Happy as Larry! (P. Manley)
- Em and Paddy

Saturday, 28 May 2016

100th egg

 We've reached our next milestone down here on the beach, our hundredth egg was laid yesterday! So far the colony has 52 active nests, and they're still going strong. Last year was a record, with 155 nests, but there's still plenty of time to catch up.

Incubating Little Tern Taken under NPWS licence (P Manley)
Little Terns are good parents, and our colony are looking after the eggs well, although we are having some trouble with Hooded Crows. When the eggs are first laid, the female will stay with them for the first few days while her mate brings in food, then the male will take his share of incubation. They are very attentive and will sit on the nest for hours at a time, so when it's time to swap places they usually stand around for a while and have a good stretch before heading off to feed.

Having a stretch Taken under NPWS licence (P Manley)
Feel free to pop down for a visit. The wardens are always around and are always happy to chat about the Little Terns and the other wildlife at the beach.

-Paddy & Em

Wednesday, 25 May 2016

Beach Babies!

So sweet... Ringed Plover chicks Taken under NPWS licence (Em Witcutt)
We have our first chicks!! Not Little Terns, it’s a little too early for that… but Ringed Plover. We were carrying out our daily nest checks of the Little Tern colony and spotted three tiny balls of fluff. 

Ringed Plover nests are amazingly camouflaged Taken under NPWS licence (Em Witcutt)
And their chicks are very good at hiding too! Taken under NPWS licence (Em Witcutt)

Ringed Plovers leave their nest very soon after hatching so these guys were probably less than a day old, and already running around the beach on their long spindly legs. We have plenty more nests around so hopefully lots more chicks will be popping up in the next few days.

These birds are excellent parents. If the adults think something might be threatening the young, they perform a ‘broken-wing dance’. They stumble away from the nest, holding their wings at an awkward angle. The idea is that any predator will think the adult is injured so will be an easy meal, and will attack it rather than finding the nest. Parents literally sacrifice themselves so that their chicks stand a chance of surviving!

A proud parent with a youngster Taken under NPWS licence (Em Witcutt)
Elsewhere, our Little Terns are well on their way to becoming parents too. We’re up to 40 nests now, with plenty more expected over the coming days. Feel free to come down to the beach for a visit, there will always be a warden around to give you a view of the birds and answer any questions you have.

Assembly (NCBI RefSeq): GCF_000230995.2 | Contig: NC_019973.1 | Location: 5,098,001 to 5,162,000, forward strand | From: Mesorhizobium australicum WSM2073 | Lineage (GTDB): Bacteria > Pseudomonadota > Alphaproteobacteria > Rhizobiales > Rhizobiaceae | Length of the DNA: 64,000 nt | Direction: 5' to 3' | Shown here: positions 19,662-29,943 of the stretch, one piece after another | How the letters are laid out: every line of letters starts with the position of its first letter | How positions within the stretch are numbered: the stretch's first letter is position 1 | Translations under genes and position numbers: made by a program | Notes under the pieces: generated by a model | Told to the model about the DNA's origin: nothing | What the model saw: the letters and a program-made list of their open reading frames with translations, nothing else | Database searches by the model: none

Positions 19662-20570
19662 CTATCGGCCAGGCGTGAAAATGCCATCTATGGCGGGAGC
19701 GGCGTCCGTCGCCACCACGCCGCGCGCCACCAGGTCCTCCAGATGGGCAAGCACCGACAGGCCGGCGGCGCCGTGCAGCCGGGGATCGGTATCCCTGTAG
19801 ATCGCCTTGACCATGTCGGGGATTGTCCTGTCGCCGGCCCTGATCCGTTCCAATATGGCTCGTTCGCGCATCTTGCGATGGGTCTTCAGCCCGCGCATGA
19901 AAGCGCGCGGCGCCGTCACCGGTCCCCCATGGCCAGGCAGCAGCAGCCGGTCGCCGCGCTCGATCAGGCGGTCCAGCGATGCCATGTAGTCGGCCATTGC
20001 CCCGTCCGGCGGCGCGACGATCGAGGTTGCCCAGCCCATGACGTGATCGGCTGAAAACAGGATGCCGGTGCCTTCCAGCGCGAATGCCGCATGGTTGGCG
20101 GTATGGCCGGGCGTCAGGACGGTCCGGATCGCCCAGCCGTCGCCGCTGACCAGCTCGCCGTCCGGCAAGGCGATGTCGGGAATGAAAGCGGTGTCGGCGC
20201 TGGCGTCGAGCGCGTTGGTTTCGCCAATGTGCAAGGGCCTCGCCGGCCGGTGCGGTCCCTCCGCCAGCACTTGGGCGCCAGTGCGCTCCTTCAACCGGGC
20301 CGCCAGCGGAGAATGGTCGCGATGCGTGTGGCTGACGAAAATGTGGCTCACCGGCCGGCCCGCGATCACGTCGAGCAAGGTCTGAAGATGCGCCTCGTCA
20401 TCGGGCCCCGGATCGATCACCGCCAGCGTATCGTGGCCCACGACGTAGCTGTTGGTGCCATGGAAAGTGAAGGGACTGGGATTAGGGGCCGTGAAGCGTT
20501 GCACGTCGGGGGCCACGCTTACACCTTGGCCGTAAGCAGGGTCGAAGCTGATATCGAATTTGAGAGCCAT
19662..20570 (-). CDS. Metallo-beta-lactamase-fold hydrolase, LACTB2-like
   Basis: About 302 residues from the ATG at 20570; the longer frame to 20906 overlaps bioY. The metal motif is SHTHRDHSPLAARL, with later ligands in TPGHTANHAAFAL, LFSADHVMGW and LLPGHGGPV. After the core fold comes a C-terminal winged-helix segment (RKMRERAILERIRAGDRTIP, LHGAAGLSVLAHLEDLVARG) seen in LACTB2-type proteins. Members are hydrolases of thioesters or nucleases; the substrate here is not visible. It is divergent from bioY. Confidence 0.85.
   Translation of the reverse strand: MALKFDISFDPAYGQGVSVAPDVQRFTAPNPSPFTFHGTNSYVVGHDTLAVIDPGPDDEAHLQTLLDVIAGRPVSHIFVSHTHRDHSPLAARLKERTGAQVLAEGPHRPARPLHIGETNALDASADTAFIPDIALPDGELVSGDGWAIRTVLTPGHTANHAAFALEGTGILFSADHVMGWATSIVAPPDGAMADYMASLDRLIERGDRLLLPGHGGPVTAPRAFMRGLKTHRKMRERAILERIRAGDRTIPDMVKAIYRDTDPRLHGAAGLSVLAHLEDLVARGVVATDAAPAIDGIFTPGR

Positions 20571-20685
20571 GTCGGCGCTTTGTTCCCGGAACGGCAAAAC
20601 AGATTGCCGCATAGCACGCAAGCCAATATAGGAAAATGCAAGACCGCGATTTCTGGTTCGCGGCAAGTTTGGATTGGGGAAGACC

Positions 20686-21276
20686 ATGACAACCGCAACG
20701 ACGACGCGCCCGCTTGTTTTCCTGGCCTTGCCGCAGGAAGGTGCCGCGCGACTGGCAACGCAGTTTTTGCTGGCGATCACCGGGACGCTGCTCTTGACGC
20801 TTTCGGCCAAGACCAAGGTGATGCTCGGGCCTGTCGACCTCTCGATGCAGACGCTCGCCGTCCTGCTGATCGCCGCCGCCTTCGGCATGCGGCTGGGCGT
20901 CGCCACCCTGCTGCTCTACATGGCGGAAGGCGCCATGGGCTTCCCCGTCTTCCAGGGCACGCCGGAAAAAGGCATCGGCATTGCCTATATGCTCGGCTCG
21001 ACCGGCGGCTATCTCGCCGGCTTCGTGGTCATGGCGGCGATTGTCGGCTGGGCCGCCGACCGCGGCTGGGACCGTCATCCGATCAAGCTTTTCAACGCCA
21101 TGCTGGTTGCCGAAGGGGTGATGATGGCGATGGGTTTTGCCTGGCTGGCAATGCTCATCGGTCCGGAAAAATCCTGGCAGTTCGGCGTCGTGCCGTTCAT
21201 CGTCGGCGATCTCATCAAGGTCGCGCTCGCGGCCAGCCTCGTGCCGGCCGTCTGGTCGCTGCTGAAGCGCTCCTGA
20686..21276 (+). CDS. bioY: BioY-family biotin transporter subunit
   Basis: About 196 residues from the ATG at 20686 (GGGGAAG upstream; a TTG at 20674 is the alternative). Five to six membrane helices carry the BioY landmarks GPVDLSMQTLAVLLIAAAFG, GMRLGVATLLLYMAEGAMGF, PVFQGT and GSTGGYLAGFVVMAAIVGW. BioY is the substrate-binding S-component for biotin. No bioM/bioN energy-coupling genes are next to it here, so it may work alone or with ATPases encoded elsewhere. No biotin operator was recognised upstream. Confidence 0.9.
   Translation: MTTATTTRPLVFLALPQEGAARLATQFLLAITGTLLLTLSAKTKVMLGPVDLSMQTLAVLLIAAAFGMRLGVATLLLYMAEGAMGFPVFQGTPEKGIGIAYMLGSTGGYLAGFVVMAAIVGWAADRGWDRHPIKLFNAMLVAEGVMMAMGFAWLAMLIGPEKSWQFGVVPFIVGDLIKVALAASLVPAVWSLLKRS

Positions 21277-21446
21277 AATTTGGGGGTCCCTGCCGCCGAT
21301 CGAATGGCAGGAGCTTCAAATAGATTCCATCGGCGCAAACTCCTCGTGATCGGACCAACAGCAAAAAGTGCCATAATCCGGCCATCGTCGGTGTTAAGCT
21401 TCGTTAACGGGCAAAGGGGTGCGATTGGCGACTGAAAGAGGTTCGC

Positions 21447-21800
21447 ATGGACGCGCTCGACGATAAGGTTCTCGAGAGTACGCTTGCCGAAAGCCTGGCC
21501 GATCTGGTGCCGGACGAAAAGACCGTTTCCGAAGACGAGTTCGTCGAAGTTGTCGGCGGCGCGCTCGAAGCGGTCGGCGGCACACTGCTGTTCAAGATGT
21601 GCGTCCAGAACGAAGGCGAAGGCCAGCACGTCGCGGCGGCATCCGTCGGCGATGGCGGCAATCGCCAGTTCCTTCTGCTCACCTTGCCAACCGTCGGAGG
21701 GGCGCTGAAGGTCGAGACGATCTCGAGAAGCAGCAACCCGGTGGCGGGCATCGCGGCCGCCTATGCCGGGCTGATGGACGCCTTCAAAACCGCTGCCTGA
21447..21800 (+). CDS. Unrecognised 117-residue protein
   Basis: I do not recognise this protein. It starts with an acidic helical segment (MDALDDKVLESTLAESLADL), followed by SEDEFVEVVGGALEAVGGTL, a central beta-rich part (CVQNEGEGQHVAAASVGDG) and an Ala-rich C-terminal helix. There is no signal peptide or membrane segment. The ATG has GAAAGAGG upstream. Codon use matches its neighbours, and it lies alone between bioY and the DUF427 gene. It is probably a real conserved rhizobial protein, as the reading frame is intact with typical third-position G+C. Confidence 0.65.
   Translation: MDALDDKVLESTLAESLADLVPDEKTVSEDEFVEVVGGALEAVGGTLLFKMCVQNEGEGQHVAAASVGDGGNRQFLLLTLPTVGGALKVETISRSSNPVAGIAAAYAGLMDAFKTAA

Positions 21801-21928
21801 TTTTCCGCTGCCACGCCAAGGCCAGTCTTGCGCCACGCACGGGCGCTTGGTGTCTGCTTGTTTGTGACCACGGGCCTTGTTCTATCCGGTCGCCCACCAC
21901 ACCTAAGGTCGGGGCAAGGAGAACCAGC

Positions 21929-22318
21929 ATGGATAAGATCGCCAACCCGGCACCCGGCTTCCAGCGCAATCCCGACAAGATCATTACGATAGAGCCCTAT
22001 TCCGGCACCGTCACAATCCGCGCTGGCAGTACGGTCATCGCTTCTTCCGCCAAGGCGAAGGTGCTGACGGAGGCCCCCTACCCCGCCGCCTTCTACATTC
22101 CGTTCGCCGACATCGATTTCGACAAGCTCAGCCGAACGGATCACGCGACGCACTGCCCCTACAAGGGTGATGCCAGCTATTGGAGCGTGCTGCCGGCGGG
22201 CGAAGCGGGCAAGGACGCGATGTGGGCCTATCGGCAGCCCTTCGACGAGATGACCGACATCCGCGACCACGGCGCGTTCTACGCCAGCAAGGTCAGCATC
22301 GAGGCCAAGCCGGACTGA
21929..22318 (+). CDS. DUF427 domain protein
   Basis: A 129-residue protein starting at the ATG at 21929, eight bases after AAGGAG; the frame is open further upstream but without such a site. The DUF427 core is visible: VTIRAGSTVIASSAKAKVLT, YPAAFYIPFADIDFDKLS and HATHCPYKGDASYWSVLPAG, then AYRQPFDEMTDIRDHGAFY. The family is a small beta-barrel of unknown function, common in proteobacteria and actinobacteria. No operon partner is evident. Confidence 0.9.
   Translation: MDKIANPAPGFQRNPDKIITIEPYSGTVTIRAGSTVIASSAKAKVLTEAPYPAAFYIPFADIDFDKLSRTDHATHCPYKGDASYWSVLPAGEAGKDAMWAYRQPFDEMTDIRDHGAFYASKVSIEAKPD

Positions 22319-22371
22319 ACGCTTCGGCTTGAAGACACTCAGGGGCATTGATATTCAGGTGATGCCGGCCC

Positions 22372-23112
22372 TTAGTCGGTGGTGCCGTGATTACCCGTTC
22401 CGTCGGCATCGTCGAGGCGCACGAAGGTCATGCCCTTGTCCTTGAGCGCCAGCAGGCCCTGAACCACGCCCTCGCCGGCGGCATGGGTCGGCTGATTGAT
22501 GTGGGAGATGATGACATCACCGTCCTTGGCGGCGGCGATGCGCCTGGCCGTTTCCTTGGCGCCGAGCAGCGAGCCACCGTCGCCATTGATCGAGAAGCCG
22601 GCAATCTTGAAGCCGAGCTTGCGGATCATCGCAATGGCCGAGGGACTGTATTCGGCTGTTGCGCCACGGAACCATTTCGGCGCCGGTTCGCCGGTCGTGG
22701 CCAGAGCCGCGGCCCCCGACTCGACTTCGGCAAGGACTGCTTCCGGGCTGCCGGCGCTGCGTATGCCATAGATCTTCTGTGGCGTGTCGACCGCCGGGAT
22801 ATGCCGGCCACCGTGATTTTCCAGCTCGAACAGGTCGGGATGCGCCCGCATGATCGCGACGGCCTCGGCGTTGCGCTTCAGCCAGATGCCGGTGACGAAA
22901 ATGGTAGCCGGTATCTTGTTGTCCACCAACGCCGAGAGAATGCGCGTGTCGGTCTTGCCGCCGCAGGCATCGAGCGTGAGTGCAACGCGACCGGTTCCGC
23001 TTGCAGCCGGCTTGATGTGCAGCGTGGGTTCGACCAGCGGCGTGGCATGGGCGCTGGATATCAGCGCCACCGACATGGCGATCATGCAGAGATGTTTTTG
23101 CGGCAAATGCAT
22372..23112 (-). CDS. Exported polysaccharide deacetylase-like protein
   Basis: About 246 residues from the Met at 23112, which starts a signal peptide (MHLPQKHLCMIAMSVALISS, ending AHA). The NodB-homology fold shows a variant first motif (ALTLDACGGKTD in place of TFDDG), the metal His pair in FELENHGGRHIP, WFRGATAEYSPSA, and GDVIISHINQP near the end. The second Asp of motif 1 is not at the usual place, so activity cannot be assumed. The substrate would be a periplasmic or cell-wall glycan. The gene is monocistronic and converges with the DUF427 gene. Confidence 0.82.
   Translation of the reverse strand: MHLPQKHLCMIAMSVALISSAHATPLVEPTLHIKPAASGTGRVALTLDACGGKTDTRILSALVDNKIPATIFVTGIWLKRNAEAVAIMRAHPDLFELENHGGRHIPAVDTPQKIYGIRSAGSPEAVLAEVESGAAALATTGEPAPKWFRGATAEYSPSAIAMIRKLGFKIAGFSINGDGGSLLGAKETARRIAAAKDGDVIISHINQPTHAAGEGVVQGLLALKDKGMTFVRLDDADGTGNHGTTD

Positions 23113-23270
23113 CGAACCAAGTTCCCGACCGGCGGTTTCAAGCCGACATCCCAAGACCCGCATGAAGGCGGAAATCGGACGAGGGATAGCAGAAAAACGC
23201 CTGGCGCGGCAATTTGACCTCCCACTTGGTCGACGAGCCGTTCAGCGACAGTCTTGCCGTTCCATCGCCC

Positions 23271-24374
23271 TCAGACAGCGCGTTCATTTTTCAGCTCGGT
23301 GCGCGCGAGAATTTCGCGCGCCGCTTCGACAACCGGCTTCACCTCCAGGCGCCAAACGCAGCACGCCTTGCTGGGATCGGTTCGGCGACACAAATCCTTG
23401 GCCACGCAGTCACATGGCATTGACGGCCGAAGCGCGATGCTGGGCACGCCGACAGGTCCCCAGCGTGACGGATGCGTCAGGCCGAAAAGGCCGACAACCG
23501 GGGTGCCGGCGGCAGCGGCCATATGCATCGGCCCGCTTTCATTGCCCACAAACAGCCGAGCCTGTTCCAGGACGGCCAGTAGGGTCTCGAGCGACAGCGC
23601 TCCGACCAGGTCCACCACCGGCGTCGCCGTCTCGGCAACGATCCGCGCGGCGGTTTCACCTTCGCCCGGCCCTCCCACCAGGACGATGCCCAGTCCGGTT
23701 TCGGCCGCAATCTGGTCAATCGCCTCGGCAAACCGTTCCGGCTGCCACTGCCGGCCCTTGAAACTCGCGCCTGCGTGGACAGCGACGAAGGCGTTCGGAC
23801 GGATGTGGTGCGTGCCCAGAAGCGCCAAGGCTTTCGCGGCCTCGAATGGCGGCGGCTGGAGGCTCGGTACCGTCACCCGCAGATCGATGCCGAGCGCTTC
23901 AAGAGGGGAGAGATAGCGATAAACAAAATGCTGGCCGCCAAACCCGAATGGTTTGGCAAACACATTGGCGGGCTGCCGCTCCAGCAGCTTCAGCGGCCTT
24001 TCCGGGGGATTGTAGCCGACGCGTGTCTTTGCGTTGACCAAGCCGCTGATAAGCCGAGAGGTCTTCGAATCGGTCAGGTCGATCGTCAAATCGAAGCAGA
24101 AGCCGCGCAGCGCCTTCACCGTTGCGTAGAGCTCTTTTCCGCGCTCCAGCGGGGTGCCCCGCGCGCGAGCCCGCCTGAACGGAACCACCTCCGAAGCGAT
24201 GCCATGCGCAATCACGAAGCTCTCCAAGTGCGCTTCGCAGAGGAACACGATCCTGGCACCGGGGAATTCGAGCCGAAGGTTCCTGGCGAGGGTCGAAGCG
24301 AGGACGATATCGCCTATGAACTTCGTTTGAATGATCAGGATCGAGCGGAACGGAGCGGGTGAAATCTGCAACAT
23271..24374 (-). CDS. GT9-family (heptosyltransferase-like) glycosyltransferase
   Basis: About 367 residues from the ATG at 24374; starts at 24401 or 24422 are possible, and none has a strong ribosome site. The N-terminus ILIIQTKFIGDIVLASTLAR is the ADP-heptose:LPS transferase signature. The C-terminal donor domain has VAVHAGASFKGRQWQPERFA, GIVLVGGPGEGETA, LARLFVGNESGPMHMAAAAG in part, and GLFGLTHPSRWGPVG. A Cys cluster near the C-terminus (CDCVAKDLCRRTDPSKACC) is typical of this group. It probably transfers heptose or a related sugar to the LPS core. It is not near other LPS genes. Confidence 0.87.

Paddy and Em

Saturday, 21 May 2016

We have eggs!!

The season is now in full swing... we found our first Little Tern nest on Thursday! The pair had 2 eggs and were sat tight protecting their clutch against the wind and rain. Since then there has been plenty more activity despite the poor weather. We're up to 15 nests already, with plenty more expected over the next few days. The adults will sit on their eggs for around 20 days to keep them warm and dry before they hatch.
Well camouflaged! A Little Tern nest with 2 eggs (Taken under NPWS licence) P. Manley

The Little Terns will be getting more and more settled in the coming days. so now is a great time to come for a visit. The wardens will be happy to show you a Little Tern and answer any questions you may have.
 Little Tern (Taken under NPWS licence) P. Manley

-Em and Paddy

Monday, 16 May 2016

Dunlin Rescue

Yesterday, the wardens were enjoying watching all the waders in the lagoon over dinner. A Hooded Crow appeared from the farm and flushed all the waders off their feeding patches, he then swooped into the middle of a tight flock of Dunlin and managed to knock one out of the sky into the lagoon. As waders are not suited to swimming, he began to struggle in the water and attempting to make his way slowly to the shore, the Hooded Crow  began to fly up to him and push him under the water in an attempt to drown him.
Luckily for this Dunlin, the wardens were around to intervene and scare the Hooded Crow away. Once the Dunlin had made in into the shallower section of the lagoon the wardens waded into the water to rescue it from the cold water.
Dunlin trying to learn how to swim (P. Manley)

By the time he was rescued out of the water he was very wet and cold, so the wardens put him in a box of tissue in the caravan in an attempt to dry him off and heat him up. After an hour or so in the box, he became much more lively and was jumping around the box. Now, the wardens knew he was ready to be released again!
The Dunlin was feeling very sorry for himself. (P. Manley)

Once he was released back at the shore of the lagoon, he ran down along the mud and started feeding again.
Dunlin ready to be released (P. Manley)

-Paddy and Em